(Photo: Just a regular schoolkid – with a secret. Caroline pre-transition. Family photo.)

It was so hard to make sense of, and, with no internet or education on these matters, I thought I must have been the only person in the world who ever felt this way. I tried to shake it off, turning myself into the most masculine boy I could be, in order to please others and not be judged. But it was to no avail, as it was always there, lurking in the back of my mind. It wasn’t just a thought; it was who I was.

When my mother caught me dressing up in female clothes (there was plenty of opportunity, as she owned six ladies’ fashion boutiques at the time) during my teen years, she told me, “All you can hope to be is a female impersonator.” My heart sank, as I was given a stern lecture. Then we would then pretend it had never happened … until the next time I was careless and caught out again. At the time my mother mistakenly believed my gender identity issues were of a sexual nature. Years later, when I transitioned, she did educate herself and she now totally accepts me as her daughter: there is hope for everyone. Well, maybe everyone.

I feel Trump and his VP, Mike Pence, are caught in a time warp and their mindset is stuck back in the 1980s when it comes to gender identity issues, as they simply aren’t, and don’t wish to be, educated on such matters.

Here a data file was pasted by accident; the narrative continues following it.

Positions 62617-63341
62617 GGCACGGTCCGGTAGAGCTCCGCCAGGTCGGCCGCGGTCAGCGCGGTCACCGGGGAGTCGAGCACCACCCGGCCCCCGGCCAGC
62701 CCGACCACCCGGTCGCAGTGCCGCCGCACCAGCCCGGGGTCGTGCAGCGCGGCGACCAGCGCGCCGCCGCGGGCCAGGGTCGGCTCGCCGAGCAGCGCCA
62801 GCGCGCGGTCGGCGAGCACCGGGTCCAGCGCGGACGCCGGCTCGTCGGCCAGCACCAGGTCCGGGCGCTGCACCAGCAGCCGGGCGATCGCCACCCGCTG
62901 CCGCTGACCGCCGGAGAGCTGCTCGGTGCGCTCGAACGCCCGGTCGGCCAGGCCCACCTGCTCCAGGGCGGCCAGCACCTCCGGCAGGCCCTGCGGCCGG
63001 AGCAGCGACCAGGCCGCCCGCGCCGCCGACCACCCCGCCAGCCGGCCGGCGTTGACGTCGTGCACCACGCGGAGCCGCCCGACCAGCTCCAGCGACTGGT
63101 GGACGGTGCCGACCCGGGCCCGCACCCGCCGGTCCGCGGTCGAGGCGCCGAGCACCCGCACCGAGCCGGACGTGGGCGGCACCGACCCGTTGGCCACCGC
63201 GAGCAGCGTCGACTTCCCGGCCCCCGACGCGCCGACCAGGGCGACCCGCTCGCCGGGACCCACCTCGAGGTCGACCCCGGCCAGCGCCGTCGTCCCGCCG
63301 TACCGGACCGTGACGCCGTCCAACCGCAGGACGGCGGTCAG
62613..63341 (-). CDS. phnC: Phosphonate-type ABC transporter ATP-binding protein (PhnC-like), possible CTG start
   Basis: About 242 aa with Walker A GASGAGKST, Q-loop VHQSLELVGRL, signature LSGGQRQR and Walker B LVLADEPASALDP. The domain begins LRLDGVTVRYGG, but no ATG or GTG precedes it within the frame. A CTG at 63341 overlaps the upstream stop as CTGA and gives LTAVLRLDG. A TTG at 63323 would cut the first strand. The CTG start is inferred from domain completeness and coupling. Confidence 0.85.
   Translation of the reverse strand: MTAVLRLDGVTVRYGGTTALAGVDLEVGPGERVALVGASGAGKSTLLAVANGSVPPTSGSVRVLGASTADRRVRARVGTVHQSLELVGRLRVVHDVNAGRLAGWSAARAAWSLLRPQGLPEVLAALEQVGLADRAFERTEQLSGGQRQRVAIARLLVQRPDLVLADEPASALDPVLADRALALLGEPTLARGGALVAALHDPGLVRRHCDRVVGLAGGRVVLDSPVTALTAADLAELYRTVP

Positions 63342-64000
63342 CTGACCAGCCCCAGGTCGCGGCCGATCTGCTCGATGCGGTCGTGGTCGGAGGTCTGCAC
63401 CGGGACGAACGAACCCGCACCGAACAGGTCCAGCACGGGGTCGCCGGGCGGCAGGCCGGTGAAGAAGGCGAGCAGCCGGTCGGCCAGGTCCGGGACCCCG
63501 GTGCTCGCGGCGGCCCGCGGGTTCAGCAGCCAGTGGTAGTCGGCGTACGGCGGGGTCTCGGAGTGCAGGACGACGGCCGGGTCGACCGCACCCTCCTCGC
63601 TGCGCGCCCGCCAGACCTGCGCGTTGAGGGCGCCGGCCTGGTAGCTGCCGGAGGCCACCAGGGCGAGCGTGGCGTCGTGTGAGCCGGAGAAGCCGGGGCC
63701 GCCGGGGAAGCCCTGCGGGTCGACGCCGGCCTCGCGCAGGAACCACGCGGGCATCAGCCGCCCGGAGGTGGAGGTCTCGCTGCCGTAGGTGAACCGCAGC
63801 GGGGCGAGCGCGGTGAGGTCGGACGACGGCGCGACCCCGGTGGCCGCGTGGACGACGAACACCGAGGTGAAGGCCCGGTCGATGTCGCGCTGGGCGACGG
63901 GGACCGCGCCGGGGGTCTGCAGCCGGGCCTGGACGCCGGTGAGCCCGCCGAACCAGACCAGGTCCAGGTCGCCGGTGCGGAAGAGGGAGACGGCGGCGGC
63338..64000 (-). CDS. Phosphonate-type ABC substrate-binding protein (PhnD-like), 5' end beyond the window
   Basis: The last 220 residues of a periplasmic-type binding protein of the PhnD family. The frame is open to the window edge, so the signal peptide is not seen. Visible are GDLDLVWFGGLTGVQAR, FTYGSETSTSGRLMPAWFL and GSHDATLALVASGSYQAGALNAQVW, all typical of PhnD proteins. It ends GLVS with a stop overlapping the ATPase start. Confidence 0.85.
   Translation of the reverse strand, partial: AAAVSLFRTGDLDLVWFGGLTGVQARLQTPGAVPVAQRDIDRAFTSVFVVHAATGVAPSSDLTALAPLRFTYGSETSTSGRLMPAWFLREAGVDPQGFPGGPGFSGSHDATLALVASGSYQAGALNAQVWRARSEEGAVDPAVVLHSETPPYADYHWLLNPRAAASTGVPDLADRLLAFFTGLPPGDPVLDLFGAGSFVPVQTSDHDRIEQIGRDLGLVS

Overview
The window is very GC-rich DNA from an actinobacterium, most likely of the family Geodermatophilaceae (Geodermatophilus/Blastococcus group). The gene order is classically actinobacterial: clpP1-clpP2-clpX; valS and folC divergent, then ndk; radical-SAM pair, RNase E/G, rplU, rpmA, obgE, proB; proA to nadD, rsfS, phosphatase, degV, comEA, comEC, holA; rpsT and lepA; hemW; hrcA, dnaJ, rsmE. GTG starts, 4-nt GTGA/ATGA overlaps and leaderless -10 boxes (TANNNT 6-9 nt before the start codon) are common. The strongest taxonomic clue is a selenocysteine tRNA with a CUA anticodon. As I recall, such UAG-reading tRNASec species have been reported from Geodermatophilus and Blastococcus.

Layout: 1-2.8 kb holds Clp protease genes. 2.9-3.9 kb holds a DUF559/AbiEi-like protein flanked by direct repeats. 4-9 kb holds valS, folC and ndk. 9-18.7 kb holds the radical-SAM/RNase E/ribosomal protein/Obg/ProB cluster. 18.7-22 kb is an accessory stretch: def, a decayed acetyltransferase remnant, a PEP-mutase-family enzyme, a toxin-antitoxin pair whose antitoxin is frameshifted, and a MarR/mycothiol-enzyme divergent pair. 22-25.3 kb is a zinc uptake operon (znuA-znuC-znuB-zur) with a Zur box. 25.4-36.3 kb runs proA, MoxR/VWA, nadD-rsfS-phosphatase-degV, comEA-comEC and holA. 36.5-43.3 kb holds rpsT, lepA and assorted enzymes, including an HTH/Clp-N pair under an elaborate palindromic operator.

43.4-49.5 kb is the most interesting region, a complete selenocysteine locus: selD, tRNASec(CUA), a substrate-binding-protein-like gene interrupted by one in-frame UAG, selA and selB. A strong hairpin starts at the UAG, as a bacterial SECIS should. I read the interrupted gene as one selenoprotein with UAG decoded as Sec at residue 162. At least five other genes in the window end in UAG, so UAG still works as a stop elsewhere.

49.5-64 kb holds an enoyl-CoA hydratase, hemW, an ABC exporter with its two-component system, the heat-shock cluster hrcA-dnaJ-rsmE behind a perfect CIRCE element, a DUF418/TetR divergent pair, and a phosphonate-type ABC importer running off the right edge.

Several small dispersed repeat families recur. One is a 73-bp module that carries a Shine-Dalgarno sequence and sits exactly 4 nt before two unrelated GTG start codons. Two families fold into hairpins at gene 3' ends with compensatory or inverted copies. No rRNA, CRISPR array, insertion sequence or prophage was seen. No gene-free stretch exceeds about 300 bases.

Trump’s rhetoric and stance on Executive Order IX, whereby he removed Obama’s bill protecting transgender children and inclusive bathroom laws, shows how ridiculous and uneducated his and other conservatives views are. When transgender boy Mack Beggs, who identifies as a male, wanted to enter the 2017 Texas state wrestling championships  in the male competition, he was told he would have to wrestle in the female category.  The reason given was that Mack had a female birth certificate and he had to fight in the gender category of his assigned birth gender. It didn’t matter that he’d been having testosterone injections for two years and had transitioned some time before.

The fact Mack presents as male – and identifies that way – did not matter one iota to the conservative University Interscholastic League (UIL) which made up those rules. There was only ever going to be one outcome and that was Mack winning the tournament – which he did, in the process causing negative feelings from parents of girls about the transgender issue in general.

An article published in (the name says it all) explained to the public that this incident showed “this entire transgender issue” had got way out of hand: “Perhaps, instead of trying to figure out new rules to accommodate these people, we should focus more on what the heck is causing them to think they are something they aren’t.”

This media article, and those who agree with it, imply our gender identity issues aren’t real; we simply imagine them. They think we can be “cured” – such an ignorant and outdated notion.

In Texas, they’d also like to send out transgender women to play against men.

Layt, Caroline runs 080707D-5493.JPG

(Photo: Caroline post-transition – Sydney 1st XV Women v Queensland Women, 2007. Photo by Paul Seiser,